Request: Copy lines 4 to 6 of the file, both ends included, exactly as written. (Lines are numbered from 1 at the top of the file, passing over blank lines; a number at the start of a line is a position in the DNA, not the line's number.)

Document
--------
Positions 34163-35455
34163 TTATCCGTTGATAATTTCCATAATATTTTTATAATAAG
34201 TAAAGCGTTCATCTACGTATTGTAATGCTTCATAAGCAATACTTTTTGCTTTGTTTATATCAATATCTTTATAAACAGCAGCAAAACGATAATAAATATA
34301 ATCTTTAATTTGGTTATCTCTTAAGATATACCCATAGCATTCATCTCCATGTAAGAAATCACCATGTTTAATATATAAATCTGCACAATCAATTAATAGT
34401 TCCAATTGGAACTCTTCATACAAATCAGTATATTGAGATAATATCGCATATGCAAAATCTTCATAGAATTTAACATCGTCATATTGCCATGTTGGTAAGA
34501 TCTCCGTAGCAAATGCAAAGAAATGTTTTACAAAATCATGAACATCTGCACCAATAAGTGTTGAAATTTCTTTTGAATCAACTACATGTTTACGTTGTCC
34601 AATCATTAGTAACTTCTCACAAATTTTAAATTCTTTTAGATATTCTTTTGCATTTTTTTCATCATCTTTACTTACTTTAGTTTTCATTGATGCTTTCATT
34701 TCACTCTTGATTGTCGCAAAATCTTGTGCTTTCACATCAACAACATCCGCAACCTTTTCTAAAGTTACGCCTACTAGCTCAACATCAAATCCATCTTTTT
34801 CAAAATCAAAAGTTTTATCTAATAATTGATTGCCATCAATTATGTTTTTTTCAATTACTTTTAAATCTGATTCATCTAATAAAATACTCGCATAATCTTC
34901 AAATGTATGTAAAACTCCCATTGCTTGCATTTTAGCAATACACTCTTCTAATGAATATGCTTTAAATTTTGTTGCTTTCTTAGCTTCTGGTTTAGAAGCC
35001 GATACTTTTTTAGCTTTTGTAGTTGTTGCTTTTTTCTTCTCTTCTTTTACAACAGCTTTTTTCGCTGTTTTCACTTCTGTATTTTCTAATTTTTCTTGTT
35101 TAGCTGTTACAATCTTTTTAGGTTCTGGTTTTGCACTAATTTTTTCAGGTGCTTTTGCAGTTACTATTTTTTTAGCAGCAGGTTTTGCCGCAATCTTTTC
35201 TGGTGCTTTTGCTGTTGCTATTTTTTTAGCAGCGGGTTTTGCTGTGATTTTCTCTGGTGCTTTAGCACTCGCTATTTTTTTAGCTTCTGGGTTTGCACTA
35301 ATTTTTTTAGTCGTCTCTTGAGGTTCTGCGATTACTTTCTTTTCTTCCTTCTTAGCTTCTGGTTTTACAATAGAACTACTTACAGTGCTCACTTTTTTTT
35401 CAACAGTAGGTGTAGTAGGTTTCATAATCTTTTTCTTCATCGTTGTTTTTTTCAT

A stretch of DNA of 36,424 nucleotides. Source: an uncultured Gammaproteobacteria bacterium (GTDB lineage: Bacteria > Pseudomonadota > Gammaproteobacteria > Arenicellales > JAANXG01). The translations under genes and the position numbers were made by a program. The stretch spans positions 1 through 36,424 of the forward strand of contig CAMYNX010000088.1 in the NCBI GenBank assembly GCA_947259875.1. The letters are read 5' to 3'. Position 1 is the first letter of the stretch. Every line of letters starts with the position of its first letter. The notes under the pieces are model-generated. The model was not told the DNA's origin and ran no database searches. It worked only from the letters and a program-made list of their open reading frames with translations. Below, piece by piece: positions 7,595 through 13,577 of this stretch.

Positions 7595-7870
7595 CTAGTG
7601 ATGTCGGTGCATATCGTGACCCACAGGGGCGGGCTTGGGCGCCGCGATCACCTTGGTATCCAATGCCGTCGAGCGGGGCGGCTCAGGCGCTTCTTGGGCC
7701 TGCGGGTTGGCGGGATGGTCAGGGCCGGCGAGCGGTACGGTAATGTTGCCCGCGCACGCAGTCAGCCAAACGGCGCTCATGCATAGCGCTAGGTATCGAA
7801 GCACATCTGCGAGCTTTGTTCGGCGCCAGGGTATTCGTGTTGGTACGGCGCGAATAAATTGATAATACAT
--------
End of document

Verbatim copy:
34301 ATCTTTAATTTGGTTATCTCTTAAGATATACCCATAGCATTCATCTCCATGTAAGAAATCACCATGTTTAATATATAAATCTGCACAATCAATTAATAGT
34401 TCCAATTGGAACTCTTCATACAAATCAGTATATTGAGATAATATCGCATATGCAAAATCTTCATAGAATTTAACATCGTCATATTGCCATGTTGGTAAGA
34501 TCTCCGTAGCAAATGCAAAGAAATGTTTTACAAAATCATGAACATCTGCACCAATAAGTGTTGAAATTTCTTTTGAATCAACTACATGTTTACGTTGTCC